Link to NZQA website Link to New Zealand Qualifications Authority (NZQA) website

A teacher with a recognised teaching qualification but no level 7 subject qualification can complete a one year (if full time) level 7 subject/specialist qualification of 120 credits with at least 72 of those credits at level 7.  (Be careful, some Level 7 qualifications do not meet the requirements of 120 credits with 72 of these at Level 7.)

One year Level 7 qualifications are usually called diplomas, advanced diplomas, or graduate diplomas.  (A Level 8 postgraduate diploma would also get you to G3+, but it might be harder to gain entry to it if you do not have a university degree.)  

You may have completed individual papers or partial qualifications which may be able to be credited towards the level 7 qualification you are considering. You would need to talk to the qualification provider about the amount of credit you would get towards that particular qualification.

You can look for possible suitable qualifications in your subject/specialism on the NZQA website.

Link to NZQA website Link to New Zealand Qualifications Authority (NZQA) website

Support available for teachers completing qualifications

Teachers who are completing qualifications to make them G3+ have priority in the annual allocation of the 75 full time study awards. These give teachers a year's paid leave to complete a course of study. (Secondary Teachers' Collective Agreement (STCA) clause 6.6.6)

Teachers may also apply for one of the 100 study support grants allocated each year.  These provide $500 towards course fees and a four hour per week time allowance (an extra 4 hours non-contact time) for ongoing study during the year. (STCA 6.6.6A).

Link to PPTA webpage STCA 6.6.6 Study leave

Applications open for these awards each year about April for the next year, and close mid year.  They are advertised in the Education Gazette and through the usual PPTA channels.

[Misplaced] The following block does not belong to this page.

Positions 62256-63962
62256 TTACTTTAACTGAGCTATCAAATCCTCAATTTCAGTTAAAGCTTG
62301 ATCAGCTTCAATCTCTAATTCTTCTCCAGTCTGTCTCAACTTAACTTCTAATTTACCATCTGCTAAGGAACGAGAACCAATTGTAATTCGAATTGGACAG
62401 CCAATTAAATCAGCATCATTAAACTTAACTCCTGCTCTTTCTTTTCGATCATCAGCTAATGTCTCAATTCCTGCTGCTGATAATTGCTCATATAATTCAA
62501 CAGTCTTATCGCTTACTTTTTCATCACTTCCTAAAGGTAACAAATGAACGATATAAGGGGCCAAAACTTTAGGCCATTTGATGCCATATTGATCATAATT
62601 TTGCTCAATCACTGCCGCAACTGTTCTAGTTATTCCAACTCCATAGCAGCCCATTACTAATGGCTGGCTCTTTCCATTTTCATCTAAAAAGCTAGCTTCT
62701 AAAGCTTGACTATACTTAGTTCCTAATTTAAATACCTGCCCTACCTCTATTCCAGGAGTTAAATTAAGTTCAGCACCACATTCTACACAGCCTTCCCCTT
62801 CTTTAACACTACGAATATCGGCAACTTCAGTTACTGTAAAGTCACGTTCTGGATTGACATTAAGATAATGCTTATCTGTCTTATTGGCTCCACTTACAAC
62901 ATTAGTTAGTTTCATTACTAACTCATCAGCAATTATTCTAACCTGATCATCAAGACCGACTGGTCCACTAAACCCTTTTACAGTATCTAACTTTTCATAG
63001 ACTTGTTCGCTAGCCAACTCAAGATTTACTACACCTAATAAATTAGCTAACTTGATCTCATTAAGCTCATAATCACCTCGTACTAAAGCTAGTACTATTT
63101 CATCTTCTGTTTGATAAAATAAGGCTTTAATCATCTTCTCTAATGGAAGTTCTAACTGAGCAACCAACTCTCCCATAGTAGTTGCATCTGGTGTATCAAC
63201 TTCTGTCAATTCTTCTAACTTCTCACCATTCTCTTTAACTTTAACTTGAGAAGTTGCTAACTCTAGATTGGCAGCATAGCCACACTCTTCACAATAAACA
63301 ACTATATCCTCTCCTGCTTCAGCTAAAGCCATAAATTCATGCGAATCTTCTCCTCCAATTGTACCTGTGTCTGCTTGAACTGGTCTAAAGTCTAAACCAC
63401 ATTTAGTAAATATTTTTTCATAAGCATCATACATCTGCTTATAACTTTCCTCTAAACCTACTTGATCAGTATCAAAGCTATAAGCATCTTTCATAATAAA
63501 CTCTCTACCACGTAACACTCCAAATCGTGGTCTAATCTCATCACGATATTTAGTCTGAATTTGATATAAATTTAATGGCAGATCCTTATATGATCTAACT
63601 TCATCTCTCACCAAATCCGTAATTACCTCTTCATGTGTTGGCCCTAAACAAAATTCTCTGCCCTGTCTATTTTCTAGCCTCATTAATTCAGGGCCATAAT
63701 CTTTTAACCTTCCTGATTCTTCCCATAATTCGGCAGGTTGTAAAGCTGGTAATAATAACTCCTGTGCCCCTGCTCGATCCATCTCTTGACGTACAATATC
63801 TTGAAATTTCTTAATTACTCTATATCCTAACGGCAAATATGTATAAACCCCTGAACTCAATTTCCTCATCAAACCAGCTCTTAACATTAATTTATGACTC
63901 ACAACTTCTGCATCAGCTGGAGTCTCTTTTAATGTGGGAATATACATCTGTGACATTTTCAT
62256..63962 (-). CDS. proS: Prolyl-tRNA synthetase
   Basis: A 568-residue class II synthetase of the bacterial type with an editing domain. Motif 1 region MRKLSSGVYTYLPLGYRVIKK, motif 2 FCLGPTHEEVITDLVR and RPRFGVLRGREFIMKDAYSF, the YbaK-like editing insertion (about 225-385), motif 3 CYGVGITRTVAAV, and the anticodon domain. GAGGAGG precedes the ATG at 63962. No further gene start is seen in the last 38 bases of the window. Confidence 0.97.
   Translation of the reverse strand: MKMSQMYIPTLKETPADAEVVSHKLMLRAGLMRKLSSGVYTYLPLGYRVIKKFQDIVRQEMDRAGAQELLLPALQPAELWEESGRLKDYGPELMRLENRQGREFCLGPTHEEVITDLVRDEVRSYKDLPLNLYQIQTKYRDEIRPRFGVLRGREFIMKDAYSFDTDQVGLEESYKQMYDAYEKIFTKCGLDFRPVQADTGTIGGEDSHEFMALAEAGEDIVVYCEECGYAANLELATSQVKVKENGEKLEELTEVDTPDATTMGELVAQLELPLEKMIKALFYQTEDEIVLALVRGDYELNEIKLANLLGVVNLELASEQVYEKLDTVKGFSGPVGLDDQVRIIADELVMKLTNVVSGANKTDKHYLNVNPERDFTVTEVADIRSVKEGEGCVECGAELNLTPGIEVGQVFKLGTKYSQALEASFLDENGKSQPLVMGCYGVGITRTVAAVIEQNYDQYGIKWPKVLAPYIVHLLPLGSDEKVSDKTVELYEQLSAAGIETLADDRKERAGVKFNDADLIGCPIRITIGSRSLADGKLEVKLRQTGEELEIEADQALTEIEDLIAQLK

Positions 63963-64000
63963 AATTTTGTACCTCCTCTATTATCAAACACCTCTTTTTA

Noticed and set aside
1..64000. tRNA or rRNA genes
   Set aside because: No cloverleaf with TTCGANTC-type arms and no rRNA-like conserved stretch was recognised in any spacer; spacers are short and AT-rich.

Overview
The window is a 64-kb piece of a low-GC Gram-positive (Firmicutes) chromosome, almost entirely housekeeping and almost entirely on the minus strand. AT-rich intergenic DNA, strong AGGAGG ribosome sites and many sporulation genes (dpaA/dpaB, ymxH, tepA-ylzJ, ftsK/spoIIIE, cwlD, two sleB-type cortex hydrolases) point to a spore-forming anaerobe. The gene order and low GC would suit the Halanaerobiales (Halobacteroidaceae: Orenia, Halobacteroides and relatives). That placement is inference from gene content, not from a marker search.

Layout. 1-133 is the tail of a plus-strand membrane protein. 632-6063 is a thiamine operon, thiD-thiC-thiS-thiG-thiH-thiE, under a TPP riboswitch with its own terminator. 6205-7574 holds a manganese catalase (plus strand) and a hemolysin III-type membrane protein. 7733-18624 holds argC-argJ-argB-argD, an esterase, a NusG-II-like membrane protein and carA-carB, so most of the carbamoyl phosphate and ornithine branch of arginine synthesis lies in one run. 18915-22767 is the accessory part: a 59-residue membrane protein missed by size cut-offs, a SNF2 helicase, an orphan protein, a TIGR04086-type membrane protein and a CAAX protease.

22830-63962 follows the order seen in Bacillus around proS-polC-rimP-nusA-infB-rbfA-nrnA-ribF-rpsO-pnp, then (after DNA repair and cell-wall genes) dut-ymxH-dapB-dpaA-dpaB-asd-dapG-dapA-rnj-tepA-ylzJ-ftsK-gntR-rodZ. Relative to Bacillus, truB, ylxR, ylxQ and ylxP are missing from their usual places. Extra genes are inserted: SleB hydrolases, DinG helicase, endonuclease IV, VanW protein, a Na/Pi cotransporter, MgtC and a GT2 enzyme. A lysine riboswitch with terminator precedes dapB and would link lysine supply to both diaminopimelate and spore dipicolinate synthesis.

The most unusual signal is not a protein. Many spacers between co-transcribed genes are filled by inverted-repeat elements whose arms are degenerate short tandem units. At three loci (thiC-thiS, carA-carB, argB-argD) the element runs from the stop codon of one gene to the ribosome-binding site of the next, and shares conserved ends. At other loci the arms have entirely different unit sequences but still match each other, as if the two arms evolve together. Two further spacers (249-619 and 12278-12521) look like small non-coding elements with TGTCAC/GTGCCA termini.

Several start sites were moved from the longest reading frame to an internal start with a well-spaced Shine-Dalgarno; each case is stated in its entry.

Primary trained teachers in secondary schools

A primary trained teacher who is registered could become G3+ by doing just one year's full time equivalent study for a level 7 specialist qualification.  The specialist qualification might be in a subject area or in special needs education, management etc.

PPTA does not advise members with primary teaching qualifications below Bachelor level to upgrade these to Bachelor degrees in teaching.  This will only get you to G3, not to G3+.  You are much better to focus your time and energy on achieving a specialist qualification that will get you to G3+.

Think you are there already "“ or are registered without teacher training?

Some teachers may already have a G3+ qualification but not be at the top of the scale. This may be because the pay centre does not have a correct record of your qualifications.

Some registered teachers who have no "˜recognised teacher education qualification' and have therefore previously been regarded as "˜untrained' will now be eligible to move to the G3+ category from 13 April 2011.

Some non-permanent part time teachers may have G3+ qualifications but not have been moved to the top of the salary scale because they have not had an appraisal and attestation.

Non-permanent teachers should progress to the next step after 1000 hours of teaching (about 4 full terms of employment).  (STCA 4.2.3 (d) (iii))  If you believe this may be what has happened to you, ask the principal at your current school (or the one you are employed at most frequently) to appraise and attest you for your salary increase.

If you think you are eligible for G3+ but have not been accessing the top step on the scale ($71,000)  - or you think the variation may make a change for you then ask your pay centre for a statement of the qualifications they have on record for you "“ and take it from there.

Link to PPTA webpage STCA 4.2 Application of salaries

Short-term relievers, however, are currently barred at Step 10 (STCA 4.4.1)

Link to PPTA webpage STCA 4.4 Payment of salaries - short term relievers

Contact your local PPTA field officer for advice

Link to PPTA webpage PPTA field offices